When Equifax revealed weeks ago that its servers were hacked, it exposed hundreds of millions of adult Americans (possibly Canadians and British too) to identity theft. It also illustrated how a broken credit system can make victims of all of us.
There’s a disconnect between how society views people’s identities and protects them (or not) and how individuals think about them. After all, is anything more sacred than our private identities? Our identities are comprised of our health, family history, psychology, values, work lives, personal lives, homes, spirituality, sexuality, and finances. Hard to define, we are a collection of inherited traits and behaviors paired with individual experiences.
Every day we give up our complex identities and trade them for identifiers. We reduce our humanity to numbers: social security numbers, driver’s license numbers, passport numbers, credit scores, employer ids and the list goes on… We trade our identities in exchange for services we need to operate in the world. We need social security to qualify for social services, a driver’s license to operate a vehicle, a passport to travel, a credit score to buy a house and car, and an employer ID for health insurance.
Despite the fact that these numbers represent our identity; agencies assign them to us so we lose control from day one. Today, institutions also have access to much of our identifying information to verify that we are who we say we are and reduce their own liability. Now many agencies ask for and require us to provide multiple proofs of identity to get services. Institutions, including those we don’t even know we use (like Equifax!), have become holding companies for our identities. Any number of future hacks or breaches leave us vulnerable to identity theft. The system breaks down when we create many points of failure for protecting our identities.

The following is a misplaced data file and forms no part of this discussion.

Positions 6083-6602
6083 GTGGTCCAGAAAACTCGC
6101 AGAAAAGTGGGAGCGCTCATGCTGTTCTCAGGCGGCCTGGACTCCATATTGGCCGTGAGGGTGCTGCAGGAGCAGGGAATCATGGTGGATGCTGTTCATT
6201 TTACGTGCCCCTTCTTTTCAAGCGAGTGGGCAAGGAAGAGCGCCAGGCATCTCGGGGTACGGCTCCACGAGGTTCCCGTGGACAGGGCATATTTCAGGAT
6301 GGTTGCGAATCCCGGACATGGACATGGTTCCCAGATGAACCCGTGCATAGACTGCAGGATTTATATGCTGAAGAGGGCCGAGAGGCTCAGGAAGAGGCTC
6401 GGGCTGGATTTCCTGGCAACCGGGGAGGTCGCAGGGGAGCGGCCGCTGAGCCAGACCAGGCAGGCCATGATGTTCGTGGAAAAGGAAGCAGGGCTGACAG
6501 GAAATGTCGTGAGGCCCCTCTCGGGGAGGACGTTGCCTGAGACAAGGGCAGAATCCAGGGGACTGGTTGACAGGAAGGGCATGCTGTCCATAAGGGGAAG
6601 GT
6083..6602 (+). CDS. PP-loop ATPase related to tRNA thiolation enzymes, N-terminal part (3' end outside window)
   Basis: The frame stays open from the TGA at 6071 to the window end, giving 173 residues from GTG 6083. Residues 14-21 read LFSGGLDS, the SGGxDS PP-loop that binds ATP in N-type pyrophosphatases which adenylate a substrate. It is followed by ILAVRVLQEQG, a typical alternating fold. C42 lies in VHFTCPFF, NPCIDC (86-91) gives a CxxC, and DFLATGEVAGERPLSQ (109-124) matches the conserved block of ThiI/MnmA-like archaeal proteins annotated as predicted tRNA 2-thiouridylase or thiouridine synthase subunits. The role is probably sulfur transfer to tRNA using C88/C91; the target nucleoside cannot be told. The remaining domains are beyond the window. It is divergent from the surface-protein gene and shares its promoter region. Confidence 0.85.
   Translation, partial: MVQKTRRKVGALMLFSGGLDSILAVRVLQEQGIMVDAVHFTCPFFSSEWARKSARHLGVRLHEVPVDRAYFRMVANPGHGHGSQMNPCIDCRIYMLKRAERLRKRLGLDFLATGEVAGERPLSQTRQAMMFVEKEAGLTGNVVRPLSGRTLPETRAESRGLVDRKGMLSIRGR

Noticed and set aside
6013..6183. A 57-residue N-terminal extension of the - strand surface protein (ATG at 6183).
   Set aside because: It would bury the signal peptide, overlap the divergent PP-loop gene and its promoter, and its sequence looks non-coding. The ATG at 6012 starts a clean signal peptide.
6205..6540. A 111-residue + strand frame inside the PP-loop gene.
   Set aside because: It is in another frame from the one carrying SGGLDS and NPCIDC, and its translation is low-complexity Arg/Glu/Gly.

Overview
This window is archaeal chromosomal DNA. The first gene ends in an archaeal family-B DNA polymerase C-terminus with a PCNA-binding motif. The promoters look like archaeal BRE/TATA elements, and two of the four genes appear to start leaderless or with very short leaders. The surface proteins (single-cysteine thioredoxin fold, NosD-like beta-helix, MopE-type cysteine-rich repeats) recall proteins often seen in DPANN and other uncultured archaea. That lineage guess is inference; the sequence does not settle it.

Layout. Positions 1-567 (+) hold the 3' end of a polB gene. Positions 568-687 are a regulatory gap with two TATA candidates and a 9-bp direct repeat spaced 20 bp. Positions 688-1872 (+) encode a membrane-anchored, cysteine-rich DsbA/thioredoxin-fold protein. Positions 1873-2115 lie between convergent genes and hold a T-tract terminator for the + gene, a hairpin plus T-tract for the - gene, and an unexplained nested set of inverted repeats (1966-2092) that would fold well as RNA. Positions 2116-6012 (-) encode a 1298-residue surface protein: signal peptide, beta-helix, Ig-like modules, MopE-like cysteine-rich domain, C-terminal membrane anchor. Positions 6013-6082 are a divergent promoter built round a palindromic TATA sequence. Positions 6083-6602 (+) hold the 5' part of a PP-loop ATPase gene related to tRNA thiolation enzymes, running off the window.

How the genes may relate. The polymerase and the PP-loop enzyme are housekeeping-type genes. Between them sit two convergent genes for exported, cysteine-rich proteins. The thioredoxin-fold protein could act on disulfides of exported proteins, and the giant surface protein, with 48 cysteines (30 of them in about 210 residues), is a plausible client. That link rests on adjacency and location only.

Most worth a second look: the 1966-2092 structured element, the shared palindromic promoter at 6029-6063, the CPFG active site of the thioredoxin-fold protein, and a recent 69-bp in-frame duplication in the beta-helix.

Now we give up control of our identities from the get-go, yet carry individual liability for our identities. But what if we assigned our identifiers and only gave relevant agencies, access to the one necessary for the service rendered? What if the only agency that could access your social security number was the Social Security Administration and you? What if your driver’s license number was only between you and the Department of Motor Vehicles? Identity protection would be much stronger.
This is the privacy conundrum of modern day. What can we do to reduce our individual exposure to identity theft and privacy exposure?
Think about the privacy issues in a new light and urge your representatives to propose solutions. The status quo isn’t the answer. Your personal identity belongs to you, no one else.
Don’t willingly give out personally identifying information when it’s not necessary. Ask why before you share personal information (like your social security number, home or email address) and opt-out of providing it if you can.
Change your mindset and take back your privacy. The Equifax breach and others underscore that we all need to take control of our privacy and safety. No one else will do it for you. A corporate apology from the retiring executives at Equifax won’t bring back your personal security.
Technology has brought convenience to the services necessary to lead our lives, but we all need to be vigilant in making sure that the systems we use day-to-day evolve accordingly to protect us and our privacy.